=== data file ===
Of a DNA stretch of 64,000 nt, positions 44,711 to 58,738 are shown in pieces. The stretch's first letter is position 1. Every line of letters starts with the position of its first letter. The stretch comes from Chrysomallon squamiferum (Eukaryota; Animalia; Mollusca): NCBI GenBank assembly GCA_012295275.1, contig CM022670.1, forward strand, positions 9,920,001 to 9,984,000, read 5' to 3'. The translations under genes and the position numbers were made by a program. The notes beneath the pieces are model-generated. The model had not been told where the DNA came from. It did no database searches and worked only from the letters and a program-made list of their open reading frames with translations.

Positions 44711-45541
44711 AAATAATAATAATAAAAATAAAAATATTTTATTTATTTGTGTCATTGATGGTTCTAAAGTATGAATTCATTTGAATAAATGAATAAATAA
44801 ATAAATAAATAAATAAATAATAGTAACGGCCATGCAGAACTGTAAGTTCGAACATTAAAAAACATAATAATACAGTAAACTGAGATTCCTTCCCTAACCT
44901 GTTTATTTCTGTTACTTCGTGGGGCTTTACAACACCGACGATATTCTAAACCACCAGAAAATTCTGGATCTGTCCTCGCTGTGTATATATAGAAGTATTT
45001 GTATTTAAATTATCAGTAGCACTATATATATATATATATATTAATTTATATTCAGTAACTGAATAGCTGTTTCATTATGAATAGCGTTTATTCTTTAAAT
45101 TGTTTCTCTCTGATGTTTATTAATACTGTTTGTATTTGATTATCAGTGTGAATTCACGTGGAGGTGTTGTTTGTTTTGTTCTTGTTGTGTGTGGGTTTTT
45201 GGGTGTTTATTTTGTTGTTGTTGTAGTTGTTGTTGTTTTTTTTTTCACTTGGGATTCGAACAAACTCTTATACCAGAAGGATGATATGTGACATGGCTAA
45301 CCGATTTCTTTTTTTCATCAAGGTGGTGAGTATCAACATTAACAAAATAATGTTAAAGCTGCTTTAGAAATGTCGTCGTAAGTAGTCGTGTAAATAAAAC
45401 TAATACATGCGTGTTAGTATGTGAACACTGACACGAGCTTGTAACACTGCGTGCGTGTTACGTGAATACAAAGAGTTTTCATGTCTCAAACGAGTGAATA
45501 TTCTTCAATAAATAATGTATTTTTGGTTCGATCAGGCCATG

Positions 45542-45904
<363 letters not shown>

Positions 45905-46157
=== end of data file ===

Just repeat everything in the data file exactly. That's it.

Of a DNA stretch of 64,000 nt, positions 44,711 to 58,738 are shown in pieces. The stretch's first letter is position 1. Every line of letters starts with the position of its first letter. The stretch comes from Chrysomallon squamiferum (Eukaryota; Animalia; Mollusca): NCBI GenBank assembly GCA_012295275.1, contig CM022670.1, forward strand, positions 9,920,001 to 9,984,000, read 5' to 3'. The translations under genes and the position numbers were made by a program. The notes beneath the pieces are model-generated. The model had not been told where the DNA came from. It did no database searches and worked only from the letters and a program-made list of their open reading frames with translations.

Positions 44711-45541
44711 AAATAATAATAATAAAAATAAAAATATTTTATTTATTTGTGTCATTGATGGTTCTAAAGTATGAATTCATTTGAATAAATGAATAAATAA
44801 ATAAATAAATAAATAAATAATAGTAACGGCCATGCAGAACTGTAAGTTCGAACATTAAAAAACATAATAATACAGTAAACTGAGATTCCTTCCCTAACCT
44901 GTTTATTTCTGTTACTTCGTGGGGCTTTACAACACCGACGATATTCTAAACCACCAGAAAATTCTGGATCTGTCCTCGCTGTGTATATATAGAAGTATTT
45001 GTATTTAAATTATCAGTAGCACTATATATATATATATATATTAATTTATATTCAGTAACTGAATAGCTGTTTCATTATGAATAGCGTTTATTCTTTAAAT
45101 TGTTTCTCTCTGATGTTTATTAATACTGTTTGTATTTGATTATCAGTGTGAATTCACGTGGAGGTGTTGTTTGTTTTGTTCTTGTTGTGTGTGGGTTTTT
45201 GGGTGTTTATTTTGTTGTTGTTGTAGTTGTTGTTGTTTTTTTTTTCACTTGGGATTCGAACAAACTCTTATACCAGAAGGATGATATGTGACATGGCTAA
45301 CCGATTTCTTTTTTTCATCAAGGTGGTGAGTATCAACATTAACAAAATAATGTTAAAGCTGCTTTAGAAATGTCGTCGTAAGTAGTCGTGTAAATAAAAC
45401 TAATACATGCGTGTTAGTATGTGAACACTGACACGAGCTTGTAACACTGCGTGCGTGTTACGTGAATACAAAGAGTTTTCATGTCTCAAACGAGTGAATA
45501 TTCTTCAATAAATAATGTATTTTTGGTTCGATCAGGCCATG

Positions 45542-45904
<363 letters not shown>

Positions 45905-46157